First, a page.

Friday, May 13, 2016

How to Derail Your Life (New Cat #1)

Sisu on the stair-rail in 2014
The sadness of losing a cat companion—our Sisu was put to sleep following sudden renal failure on Saturday, May 7th—has only one cure. It's not a replacement cat, either, but an entirely new, different challenge of cat rescue.

We called Sisu our "sofa cushion kitty." Long before he reached cat maturity, he wanted to sleep more than any other cat we've had, preferably somewhere near us. My spouse's lap was his favorite, but absent that preferred site, he would drape himself across the back of the sofa behind me, stretch out a long foreleg, and rest one paw delicately against my neck. His illness came on lightning-fast, and by the time I realized it, he was gone.

Of our trio of aging cats, this left only Pounce, our three-legged, formerly-feral cat. While she mostly ignored "the boys" when they were living, as they vanished she was obviously missing them. When Nimitz died last year, she called through the house for him for several days, and hissed at Sisu whenever he answered. She was looking for Nimitz. This last week, Pounce has been "grieving" in a similar way for Sisu. I know she doesn't quite know what is missing, but she does know something in her world has changed. And cats hate change!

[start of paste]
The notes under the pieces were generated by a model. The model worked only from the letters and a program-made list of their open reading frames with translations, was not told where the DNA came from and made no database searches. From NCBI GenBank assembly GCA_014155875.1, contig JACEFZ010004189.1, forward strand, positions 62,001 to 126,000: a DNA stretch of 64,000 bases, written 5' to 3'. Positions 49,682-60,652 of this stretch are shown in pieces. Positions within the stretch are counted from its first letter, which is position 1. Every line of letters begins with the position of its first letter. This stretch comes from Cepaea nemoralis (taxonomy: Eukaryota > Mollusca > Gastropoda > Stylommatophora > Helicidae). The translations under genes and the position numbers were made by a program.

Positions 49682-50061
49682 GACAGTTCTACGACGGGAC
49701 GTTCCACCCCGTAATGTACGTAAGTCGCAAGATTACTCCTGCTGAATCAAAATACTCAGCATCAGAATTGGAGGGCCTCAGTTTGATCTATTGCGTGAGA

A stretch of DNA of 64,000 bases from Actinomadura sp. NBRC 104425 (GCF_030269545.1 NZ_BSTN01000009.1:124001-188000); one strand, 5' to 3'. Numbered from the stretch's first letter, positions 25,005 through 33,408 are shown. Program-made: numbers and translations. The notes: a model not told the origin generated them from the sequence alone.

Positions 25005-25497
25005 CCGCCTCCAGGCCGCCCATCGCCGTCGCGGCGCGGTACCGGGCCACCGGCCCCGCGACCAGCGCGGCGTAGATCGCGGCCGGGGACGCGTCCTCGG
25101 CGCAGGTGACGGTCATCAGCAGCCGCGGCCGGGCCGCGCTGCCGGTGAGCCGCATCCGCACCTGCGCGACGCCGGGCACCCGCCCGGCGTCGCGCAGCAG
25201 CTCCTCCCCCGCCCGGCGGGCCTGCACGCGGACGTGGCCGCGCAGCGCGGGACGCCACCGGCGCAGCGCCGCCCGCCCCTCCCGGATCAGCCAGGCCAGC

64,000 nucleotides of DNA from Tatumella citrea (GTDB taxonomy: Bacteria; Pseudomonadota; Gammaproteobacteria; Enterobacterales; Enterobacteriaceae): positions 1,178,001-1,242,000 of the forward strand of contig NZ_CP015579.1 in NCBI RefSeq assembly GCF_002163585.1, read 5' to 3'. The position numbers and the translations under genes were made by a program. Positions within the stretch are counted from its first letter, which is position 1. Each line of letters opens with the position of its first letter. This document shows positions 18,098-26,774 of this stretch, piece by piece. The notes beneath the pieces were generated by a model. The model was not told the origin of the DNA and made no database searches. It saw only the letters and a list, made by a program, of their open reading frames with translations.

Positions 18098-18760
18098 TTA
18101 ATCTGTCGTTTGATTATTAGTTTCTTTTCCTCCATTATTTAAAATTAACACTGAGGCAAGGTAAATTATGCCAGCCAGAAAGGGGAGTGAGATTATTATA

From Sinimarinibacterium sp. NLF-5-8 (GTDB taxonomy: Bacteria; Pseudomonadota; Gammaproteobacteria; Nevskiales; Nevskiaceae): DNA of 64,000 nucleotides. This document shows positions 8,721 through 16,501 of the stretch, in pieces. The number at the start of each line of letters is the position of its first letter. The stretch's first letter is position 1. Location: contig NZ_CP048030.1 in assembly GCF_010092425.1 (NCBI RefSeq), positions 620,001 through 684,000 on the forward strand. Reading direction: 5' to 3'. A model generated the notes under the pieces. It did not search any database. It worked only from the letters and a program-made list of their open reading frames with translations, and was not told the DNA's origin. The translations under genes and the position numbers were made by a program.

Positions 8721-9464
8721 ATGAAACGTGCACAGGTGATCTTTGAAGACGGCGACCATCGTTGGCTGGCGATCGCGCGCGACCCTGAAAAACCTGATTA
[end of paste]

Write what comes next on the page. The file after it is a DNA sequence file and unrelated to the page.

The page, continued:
After several days of Pounce's increasing neediness, we began to discuss a new cat. What did we want? We only knew what we did not want: neither a kitten, nor an older cat that would be leaving us too soon.

Sherbet has white mask and legs.
Yesterday, we made the rounds of the cat shelters. At the Sonoma Humane Society, we found a match: "Honey Girl" is a 2-year-old female who had already been returned to the shelter by a previous adopter. 

We knew she would be a challenge, and very different from our sedate cushion-kitty. She "needs" to be outside; our area has predators, including mountain lions, that make it very dangerous for outdoor cats. She needs lots of stimulation and "enhancement." This we can provide with a large house that she will have the run of, with lots of vertical spaces to climb and explore.

And she bites.

Yes, we took on a second kitty with over-stimulation issues. Pounce's feral behaviors have finally (mostly) disappeared, perhaps because we have learned her body language, figured out the clues that over-stimulation is imminent. I hope this new kitty, renamed "Sherbet" (or as my spouse calls her, soar-BEY), becomes more transparent to us over time, as we get to know her, and she settles in with us.


Liner Notes:

Yes, it is not "Sherbert"—that is a misspelling of the word.